March is National Women’s History Month. Before it was the whole month, it was a week. Before that, we only had a day. Declared a national holiday in the 1980s, National Women’s History Month was born of the need to counter the lack of women’s history taught in schools.
Even today, women’s history is incredibly ignored through text books and school curriculum. The efforts of female scientists, anthropologists, mathematicians, social justice warriors, etc. are largely under-appreciated and ignored throughout history books, which only perpetuates the idea of a world created and ruled by men. The accomplishments by women are saved for sidebars and bubbles, pushed to the outline of a history curated by men.
When the March became National Women’s History month in 1987, Ronald Reagan wrote a proclamation, saying, “Women’s History Month is a time for us to recognize and salute women’s contributions to the American family and to society. Women have been making these contributions since this continent was explored and settled and America won its independence. Women continue to strengthen the family and enrich our lives with intellectual gifts, creative talents, and an indomitable spirit—in business, government, volunteer activities, religious life, education, health, the military, sports, the arts and many other areas.”
While Reagan’s proclamation focused more-so on the domestic contributions of women, it was still a landmark victory for women who had been pushing for recognition and equality for so long.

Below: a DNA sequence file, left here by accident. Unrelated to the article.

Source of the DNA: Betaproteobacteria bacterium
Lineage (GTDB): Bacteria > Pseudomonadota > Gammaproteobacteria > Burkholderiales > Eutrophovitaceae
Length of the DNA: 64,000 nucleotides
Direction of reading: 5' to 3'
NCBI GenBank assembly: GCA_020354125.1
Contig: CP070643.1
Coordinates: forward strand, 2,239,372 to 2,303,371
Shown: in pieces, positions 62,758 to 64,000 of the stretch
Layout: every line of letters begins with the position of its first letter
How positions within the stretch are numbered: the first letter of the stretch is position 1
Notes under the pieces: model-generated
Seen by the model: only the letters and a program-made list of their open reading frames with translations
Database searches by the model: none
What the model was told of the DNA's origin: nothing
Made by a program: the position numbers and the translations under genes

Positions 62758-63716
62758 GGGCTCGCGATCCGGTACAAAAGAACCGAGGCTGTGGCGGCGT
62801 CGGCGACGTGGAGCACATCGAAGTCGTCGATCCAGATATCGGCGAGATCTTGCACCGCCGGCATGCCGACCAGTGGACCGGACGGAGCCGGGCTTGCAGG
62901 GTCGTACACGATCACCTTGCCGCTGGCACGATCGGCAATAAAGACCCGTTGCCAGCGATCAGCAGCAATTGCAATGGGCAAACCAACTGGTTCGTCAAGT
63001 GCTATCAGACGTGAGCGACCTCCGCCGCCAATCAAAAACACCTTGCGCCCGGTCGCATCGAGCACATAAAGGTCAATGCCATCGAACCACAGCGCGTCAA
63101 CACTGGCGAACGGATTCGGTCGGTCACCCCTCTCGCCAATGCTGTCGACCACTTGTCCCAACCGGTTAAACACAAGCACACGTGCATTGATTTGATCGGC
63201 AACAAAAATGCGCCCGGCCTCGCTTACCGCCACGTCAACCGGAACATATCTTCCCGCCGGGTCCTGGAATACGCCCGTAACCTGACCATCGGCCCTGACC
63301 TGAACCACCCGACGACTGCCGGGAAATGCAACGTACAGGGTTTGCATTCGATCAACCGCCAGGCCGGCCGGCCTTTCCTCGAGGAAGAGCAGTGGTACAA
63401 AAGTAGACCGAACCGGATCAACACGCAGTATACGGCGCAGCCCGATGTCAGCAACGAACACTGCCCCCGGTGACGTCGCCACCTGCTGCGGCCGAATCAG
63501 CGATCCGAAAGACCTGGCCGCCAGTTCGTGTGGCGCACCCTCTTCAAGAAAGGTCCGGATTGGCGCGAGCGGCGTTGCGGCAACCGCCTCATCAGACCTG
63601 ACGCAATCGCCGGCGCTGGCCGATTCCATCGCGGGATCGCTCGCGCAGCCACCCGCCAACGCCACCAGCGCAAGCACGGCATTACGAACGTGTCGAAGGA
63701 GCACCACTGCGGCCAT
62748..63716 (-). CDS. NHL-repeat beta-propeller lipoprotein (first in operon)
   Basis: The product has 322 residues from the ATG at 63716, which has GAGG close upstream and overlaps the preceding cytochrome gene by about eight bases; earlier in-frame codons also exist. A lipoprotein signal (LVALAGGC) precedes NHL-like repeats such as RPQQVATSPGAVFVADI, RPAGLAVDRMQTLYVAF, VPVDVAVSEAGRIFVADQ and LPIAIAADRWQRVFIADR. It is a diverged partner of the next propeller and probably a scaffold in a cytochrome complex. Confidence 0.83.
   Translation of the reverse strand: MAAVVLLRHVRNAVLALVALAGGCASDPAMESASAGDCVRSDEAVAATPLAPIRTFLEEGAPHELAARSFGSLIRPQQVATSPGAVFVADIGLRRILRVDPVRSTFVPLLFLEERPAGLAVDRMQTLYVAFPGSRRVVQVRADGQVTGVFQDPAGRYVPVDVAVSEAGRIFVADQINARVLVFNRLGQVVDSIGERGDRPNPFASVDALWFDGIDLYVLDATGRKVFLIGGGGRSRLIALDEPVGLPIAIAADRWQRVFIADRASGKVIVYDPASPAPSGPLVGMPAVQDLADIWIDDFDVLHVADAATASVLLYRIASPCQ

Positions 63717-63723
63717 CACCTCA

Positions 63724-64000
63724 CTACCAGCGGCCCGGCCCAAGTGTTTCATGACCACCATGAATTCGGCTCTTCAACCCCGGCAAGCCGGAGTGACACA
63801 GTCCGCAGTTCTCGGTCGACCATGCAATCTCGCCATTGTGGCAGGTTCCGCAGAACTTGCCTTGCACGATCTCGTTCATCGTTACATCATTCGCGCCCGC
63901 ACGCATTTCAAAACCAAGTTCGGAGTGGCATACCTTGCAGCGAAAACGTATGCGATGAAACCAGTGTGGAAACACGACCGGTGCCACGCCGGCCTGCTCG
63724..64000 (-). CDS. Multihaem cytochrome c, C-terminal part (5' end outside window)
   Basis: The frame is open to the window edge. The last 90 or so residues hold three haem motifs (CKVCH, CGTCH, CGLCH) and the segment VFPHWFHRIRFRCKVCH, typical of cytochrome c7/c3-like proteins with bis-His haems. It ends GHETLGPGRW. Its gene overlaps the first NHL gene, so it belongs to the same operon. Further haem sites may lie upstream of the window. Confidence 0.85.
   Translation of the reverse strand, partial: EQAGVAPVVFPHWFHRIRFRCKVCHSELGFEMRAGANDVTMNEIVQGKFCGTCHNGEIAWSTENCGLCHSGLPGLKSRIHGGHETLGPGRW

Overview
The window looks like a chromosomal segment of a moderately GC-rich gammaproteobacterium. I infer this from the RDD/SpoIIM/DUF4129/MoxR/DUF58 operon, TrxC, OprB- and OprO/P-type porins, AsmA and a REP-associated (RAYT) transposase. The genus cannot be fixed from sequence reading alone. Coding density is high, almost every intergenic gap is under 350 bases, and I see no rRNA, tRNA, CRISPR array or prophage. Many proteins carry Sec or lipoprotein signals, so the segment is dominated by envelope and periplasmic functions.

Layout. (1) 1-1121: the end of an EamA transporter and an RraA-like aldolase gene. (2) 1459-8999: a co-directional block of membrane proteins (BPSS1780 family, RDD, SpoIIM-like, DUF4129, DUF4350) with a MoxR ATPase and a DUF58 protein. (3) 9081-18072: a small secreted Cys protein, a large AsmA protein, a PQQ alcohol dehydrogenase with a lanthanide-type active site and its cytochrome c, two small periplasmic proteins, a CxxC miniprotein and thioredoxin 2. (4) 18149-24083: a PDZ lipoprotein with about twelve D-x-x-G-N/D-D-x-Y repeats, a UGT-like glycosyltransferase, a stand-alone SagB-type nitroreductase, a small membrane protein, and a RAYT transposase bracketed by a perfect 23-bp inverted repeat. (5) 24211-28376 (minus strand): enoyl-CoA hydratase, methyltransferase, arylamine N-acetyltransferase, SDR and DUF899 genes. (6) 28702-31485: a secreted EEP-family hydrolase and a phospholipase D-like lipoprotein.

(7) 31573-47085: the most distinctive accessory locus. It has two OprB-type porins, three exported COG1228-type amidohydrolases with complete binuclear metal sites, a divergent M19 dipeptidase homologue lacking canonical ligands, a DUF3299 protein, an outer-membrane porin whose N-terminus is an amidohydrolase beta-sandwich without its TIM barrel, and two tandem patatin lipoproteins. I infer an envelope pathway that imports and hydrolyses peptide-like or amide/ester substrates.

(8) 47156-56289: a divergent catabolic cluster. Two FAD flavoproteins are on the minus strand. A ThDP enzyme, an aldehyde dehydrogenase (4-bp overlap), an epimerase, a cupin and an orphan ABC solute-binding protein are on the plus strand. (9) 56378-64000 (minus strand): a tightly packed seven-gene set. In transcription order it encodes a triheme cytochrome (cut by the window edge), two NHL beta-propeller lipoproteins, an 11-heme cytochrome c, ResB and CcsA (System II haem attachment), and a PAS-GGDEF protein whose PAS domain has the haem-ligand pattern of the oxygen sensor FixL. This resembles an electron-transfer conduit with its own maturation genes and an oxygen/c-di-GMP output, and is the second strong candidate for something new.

Those women were true grassroots feminists. They fought on personal and social levels for equal opportunities for women, taking every small victory as more motivation to continue to push for visibility.
“Women’s history is women’s right—an essential, indispensable heritage from which we can draw pride, comfort, courage, and long-range vision,” Gerder Lerner, former chair of the Women’s History Institute, said.
That long-range vision is often in the spotlight now. We live in the age of the ongoing #MeToo movement, where it seems that every week the sexist and vulgar actions of powerful politicians or celebrities are being revealed. In a time of such momentous social movement and inspiration, it feels like feminism is something you can’t help but support. To not, to say no to the feminist movement, would be to ignore the simplest notions of the idea itself: women deserve equal and fair opportunities and rights.
However, driven by the media’s portrayal of feminists as men-hating, angry and volatile women, fighting solely to be above men, the word “feminist” often carries a negative connotation. This assumption overlooks the intrinsic desires of women everywhere – to be treated fairly. At its core, feminism is not a movement of superiority. The goal of the feminist movement, much like the goal of Women’s History Month, is to achieve that visibility that is so important to the future of women’s equality.
With a whole month ahead of us, let’s take the time to celebrate the women in our lives. But beyond that, when March ends and we roll through the rest of the year, continue to celebrate and uplift the women around you. You don’t need a designated month to acknowledge the greatness of those in your life.